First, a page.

ONCFS published Friday the report of winter monitoring 2018-2019 of the population of wolves in France. They can now “resist the risk of extinction”.
With now 530 adults, the wolf population has increased significantly in one year, exceeding the threshold of 500 to “resist the risk of extinction”, which will lead to an increase in the number of animals that can be slaughtered.
The wolf plan adopted in 2018, denounced by the breeders and the defenders of the environment, provided that the “threshold of demographic viability” fixed at 500, which represents the aptitude of a population in the medium term (100 years) “to resist the risk of extinction “, would not be reached until 2023.
But according to the winter report of the National Office of Hunting and Wildlife (ONCFS) published Friday 7th June 2019, “the number of winter exit is estimated at 530” against 430 a year earlier.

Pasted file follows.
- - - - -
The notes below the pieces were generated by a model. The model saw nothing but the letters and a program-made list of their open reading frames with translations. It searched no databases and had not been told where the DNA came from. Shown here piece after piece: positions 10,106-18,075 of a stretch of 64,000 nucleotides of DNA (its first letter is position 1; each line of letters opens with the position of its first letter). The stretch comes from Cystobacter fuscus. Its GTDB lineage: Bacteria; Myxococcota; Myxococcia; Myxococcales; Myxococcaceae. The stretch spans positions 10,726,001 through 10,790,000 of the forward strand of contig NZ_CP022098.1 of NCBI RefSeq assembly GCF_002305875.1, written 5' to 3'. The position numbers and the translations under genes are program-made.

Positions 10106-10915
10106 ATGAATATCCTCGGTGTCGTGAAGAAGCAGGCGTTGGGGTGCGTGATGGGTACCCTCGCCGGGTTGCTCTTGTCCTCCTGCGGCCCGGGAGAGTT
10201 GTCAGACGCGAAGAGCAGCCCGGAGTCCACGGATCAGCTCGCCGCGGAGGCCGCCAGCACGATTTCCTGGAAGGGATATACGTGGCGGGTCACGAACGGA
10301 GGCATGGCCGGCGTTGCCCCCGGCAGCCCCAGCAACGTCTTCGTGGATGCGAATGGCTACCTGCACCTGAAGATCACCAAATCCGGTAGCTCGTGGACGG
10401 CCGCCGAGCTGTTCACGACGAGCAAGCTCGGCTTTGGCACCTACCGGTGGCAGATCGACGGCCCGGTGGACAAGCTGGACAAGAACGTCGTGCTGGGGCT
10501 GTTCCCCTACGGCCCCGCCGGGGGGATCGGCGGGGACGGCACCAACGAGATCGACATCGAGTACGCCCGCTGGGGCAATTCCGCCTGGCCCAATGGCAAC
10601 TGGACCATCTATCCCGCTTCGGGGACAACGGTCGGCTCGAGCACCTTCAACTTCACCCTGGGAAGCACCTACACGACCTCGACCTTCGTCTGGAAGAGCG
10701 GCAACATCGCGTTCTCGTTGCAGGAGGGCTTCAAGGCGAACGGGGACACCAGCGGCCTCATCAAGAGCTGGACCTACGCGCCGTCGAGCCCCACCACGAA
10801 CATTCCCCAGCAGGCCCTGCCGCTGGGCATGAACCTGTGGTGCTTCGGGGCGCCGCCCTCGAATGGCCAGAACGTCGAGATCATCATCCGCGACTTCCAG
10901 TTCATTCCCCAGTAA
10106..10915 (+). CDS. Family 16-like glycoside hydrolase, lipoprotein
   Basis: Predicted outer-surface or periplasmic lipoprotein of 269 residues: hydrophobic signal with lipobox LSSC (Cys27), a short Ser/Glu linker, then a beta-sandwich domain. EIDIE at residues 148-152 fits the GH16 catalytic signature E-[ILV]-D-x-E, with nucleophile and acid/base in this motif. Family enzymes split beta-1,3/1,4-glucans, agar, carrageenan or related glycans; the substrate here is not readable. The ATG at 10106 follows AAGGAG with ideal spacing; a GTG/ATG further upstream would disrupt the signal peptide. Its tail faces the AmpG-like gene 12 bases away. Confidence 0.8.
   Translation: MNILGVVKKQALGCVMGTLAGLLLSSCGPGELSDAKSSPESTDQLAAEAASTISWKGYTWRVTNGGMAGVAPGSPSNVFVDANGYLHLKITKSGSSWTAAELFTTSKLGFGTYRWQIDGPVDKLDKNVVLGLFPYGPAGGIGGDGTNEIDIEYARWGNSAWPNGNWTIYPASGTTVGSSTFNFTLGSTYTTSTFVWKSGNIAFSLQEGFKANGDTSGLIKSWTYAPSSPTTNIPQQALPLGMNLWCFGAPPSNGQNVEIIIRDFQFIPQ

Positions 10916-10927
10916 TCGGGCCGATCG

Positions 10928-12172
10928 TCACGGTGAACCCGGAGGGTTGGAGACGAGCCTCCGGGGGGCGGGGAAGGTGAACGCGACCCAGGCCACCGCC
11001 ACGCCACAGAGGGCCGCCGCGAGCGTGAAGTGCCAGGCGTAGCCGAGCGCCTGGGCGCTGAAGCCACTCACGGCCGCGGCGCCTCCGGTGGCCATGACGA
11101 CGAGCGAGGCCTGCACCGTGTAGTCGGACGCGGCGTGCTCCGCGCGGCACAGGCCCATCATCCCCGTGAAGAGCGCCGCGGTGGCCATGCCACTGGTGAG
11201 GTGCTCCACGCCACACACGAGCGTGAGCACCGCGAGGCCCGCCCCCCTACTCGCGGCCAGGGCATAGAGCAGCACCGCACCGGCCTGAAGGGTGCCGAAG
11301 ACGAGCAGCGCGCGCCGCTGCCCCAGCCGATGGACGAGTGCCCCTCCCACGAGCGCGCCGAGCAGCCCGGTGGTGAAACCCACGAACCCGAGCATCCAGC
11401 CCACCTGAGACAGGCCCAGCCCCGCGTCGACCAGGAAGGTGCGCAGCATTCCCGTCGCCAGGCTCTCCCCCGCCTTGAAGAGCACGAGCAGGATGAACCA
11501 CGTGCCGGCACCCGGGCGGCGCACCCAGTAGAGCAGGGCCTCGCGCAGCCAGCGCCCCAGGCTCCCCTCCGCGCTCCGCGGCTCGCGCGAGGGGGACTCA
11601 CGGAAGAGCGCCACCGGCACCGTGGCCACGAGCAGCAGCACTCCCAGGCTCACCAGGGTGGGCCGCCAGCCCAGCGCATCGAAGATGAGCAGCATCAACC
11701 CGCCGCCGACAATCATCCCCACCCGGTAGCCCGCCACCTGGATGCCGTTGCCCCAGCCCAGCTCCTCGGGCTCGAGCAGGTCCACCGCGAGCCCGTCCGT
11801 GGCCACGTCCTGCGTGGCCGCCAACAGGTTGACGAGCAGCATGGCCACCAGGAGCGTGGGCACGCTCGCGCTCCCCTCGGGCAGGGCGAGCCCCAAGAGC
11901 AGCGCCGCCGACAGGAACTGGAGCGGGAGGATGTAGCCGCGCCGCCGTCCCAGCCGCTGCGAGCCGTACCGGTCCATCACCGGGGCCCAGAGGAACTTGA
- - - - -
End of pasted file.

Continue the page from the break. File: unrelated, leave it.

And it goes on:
Densification of the alpine arc
From field measurements, necessarily partial, and a mathematical model, the estimate is, in fact, an interval of 479 to 578, leading to this average estimate of 530.
In population, population growth is “essentially by densification” in the alpine arc, but this protected species has also colonized new territories. Wolves were detected in 2018 in the Pyrénées-Atlantiques, in the Aube-Yonne area, and new areas of the Massif Central.
These carnivores, eradicated in the 1930s and naturally returned to Italy in the 1990s, are concentrated in the Alps, the Southeast and the East.
12,500 animals victims of attacks
The increasingly important presence of the predator is resisted by the breeders who denounce the attacks against their herds.
In 2018, 3674 attacks were made against more than 12,500 animals, mainly sheep.
A map published Friday by ONCFS shows that these attacks are mainly concentrated in the Alpes (Alpes-Maritimes, Alpes-de-Haute-Provence, Savoy), and some homes on the border between the Vosges and Meurthe-and- Moselle and in the south of Aveyron.